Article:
Thursday, January 16, 2014

Dear Diary: Confessions From A Blogger (21) Annoying Gender Stereotypes

 
We all know what goes on behind the scenes at our own blogs but rarely do we lift the curtain and share those experiences with others. Dear Diary: Confessions From A Blogger stems from the curiosity. This week I wanted to talk about Gender Stereotypes in Books.

Here is my confession: 

Hello, my lovelies!This week I wanted to talk about Gender Stereotypes in Books. I like most of you read a lot. Naturally, after awhile, patterns in a characters style and behavior start to appear. The hot bad boy with the tortured soul, the ugly duckling whose actually supermodel gorgeous, the best friend who saves the day but doesn't get the girl because he isn't hot etc.. Through the years these scenarios have played out time and time again and you know what? I'm sick of it. 

Why do all female leads have to have some sort of body complex? It's very rare that I find one who doesn't. All  or should I say most females whether they live in a Fairy Tale world or Dystopian society berate themselves for not being as beautiful as the popular Cheerleader or having features like the girls guys want to date. We should be giving young readers role models who feel comfortable in their skin and not those who feel like they must change to fit into some cookie cutter mold of beauty or worse to catch the eye of the guy whose only thing going for him is he's popular and hot.


Another thing that bugs me is the need for those same female characters to deflect almost all Survival/Rescue attempts to the male lead. I get that not all female characters can be a Katniss (Hunger Games) or a Buffy (Buffy the Vampire Slayer)  but do we really need them to be Bella's (Twilight) and Nora's (Hush,Hush) instead? A female who always relies on the male for rescue isn't really someone I'd aspire to be. I'd rather see a female who starts off weak and then grows into her strength as she tackles whatever monumental task that lays in front of her. Some weakness is OK but to have them remain pitiable is the problem.

On the male side of things I'm really getting sick of swoonworthy males. It's gotten to the point where I actually cringe when the male lead is described in this way because it makes it seem that the only thing the character is good for is being hot. Sure I want the guy to be charming and you know not a troll but does he need to be a sex symbol each and every time? No! The best friend with the unruly mop of curly hair and crooked smile can be just as "swoonworthy" as the guy with the six pack and devilishly good looks. I'd like to see some real man take the lead for once instead of the flavor of the month from the latest Abercrombie and Fitch catalog.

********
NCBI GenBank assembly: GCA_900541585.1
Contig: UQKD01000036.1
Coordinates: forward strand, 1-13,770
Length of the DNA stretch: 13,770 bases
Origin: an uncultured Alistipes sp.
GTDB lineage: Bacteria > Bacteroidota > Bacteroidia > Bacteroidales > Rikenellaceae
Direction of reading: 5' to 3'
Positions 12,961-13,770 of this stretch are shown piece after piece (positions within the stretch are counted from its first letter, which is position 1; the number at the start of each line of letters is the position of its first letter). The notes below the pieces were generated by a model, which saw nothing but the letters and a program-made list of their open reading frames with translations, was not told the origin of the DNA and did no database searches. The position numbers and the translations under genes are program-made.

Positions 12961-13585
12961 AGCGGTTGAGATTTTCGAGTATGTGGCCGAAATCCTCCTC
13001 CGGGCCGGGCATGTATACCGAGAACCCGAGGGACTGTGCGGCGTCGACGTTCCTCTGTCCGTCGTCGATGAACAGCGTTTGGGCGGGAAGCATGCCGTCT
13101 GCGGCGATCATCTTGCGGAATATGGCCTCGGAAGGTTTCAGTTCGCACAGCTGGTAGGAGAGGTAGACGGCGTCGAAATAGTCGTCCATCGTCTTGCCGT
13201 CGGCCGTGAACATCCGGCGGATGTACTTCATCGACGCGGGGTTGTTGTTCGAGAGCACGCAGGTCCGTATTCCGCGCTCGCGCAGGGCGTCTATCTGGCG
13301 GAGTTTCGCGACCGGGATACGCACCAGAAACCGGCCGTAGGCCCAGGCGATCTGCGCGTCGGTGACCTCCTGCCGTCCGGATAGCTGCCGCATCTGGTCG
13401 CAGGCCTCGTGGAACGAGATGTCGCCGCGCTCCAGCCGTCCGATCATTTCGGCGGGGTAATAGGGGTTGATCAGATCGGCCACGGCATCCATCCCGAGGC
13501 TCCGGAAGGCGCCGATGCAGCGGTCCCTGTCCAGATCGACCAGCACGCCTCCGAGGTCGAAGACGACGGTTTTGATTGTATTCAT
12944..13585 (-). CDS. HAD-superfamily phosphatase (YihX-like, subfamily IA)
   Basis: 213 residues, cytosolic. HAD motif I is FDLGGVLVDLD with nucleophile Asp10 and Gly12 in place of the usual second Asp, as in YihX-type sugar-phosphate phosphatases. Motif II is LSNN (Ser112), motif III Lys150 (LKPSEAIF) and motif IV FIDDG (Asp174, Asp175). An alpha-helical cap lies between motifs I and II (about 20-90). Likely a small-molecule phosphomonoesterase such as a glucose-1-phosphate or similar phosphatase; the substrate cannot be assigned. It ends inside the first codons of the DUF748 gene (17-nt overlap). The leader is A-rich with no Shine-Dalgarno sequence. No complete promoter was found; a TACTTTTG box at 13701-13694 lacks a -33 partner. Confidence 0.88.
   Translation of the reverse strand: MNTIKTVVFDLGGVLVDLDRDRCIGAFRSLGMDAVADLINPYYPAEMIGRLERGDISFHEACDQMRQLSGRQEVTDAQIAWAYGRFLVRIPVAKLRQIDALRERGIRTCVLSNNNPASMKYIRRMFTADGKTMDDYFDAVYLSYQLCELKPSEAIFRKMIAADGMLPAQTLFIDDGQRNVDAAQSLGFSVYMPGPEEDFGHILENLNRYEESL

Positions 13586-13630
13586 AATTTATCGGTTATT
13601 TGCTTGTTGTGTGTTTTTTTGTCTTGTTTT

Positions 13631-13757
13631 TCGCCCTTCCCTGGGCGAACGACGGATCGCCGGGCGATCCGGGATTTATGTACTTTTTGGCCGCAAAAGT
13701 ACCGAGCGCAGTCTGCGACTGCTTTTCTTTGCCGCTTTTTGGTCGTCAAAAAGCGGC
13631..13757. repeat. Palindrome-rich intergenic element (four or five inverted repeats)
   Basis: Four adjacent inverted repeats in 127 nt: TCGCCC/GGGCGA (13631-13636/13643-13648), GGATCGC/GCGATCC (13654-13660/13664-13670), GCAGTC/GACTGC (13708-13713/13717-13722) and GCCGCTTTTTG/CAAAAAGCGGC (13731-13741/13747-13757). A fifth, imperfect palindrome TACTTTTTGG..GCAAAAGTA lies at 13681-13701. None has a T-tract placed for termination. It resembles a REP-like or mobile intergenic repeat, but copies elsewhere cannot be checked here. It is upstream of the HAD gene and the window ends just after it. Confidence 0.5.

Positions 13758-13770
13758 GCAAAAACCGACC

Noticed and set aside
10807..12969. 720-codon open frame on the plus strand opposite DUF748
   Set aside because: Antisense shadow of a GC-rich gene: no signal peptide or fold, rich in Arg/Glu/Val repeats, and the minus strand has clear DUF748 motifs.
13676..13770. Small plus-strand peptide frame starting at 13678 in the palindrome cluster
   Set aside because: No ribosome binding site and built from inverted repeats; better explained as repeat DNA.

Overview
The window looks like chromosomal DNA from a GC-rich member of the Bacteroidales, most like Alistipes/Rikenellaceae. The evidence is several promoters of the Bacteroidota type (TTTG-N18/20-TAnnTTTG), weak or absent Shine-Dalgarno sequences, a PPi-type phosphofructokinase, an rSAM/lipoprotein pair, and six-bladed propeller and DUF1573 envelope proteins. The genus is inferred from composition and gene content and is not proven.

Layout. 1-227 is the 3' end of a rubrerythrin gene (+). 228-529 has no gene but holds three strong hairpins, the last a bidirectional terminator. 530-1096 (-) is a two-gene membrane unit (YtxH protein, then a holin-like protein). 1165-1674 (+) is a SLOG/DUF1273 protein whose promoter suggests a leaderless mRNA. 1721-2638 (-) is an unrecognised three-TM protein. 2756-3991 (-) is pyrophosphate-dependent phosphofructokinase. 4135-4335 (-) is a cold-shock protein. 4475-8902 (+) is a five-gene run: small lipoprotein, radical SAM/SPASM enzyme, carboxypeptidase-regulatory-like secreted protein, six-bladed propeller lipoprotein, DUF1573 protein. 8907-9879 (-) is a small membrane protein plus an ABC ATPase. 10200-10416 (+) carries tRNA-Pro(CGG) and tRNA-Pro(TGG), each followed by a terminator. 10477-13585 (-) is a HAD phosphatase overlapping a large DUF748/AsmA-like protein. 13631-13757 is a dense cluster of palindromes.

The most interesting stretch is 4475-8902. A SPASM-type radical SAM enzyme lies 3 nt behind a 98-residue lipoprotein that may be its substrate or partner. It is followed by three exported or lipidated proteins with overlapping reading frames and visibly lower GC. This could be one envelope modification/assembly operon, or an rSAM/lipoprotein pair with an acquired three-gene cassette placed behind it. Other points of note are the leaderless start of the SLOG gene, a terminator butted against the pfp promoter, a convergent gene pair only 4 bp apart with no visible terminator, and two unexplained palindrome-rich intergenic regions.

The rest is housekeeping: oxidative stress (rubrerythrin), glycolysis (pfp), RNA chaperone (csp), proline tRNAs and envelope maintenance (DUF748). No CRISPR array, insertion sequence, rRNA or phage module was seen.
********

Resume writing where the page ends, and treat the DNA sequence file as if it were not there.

Another thing with the males that I've seen patterned repeatedly is how they always seem to have infinite knowledge. The males always seem to know what is going on and are gifted with the technical skills to use every single gadget they come across. Stereotypes like these just reinforces the belief that the female "needs" the male to survive. When a character is given an established skill awesme but being James Bond or fricken Macgyver is just unbelievable especially considering most of the time these males are between 16-21 years old and have usually lived in a small geographical area all their lives.

However, most of these pale in comparison to Insta love. The belief that all characters paired  together for any significant length of time must fall in love with each other is almost laughable. Yet, I've seen this same thing repeated time and time again. Why can't the two remain friends? Why must the girl or guy fall in love with his companion or heaven forbid remain celibate to someone whose been left behind?  Why also does the romance need to happen instantly? Are authors afraid they won't sell books without romance between differently gendered leads? Or is it simply that readers expect them to end up together since they spend all that time together? I really don't understand it so if you do please tell me more.



Now that you've read my confession, Tell me some of yours:

What do you think about Gender Stereotypes? 
Do you mind them?

Leave your responses in the comments below, I love reading them. Have a question? Leave that as well and I'll try and answer it.
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That about wraps up this weeks confessions from a blogger.  Thanks for stopping by and reading,sharing, or commenting on this post. As always, it is appreciated.

3 comments:

  1. Great post Kristin! I completely agree. Young adult books especially tend to favor gender stereotypes. And INSTA LOVE!!! OMG hate it. I recently reviewed a book where the romance was tossed into the middle of a really exciting action story, but it didn't work at all. I think writers are pressured by publishers to add romance to YA, even if it would be better without it.

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  2. Oh I have no doubt some form of pressure is involved.

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  3. I really do wish more protagonists in YA could come to terms with their flaws and not wish for perfection, too. I mean, I can see how it's realistic to an extent, but when the end of the world is nigh, I doubt a girl's first thought is for her small breasts or frizzy hair. Great post!

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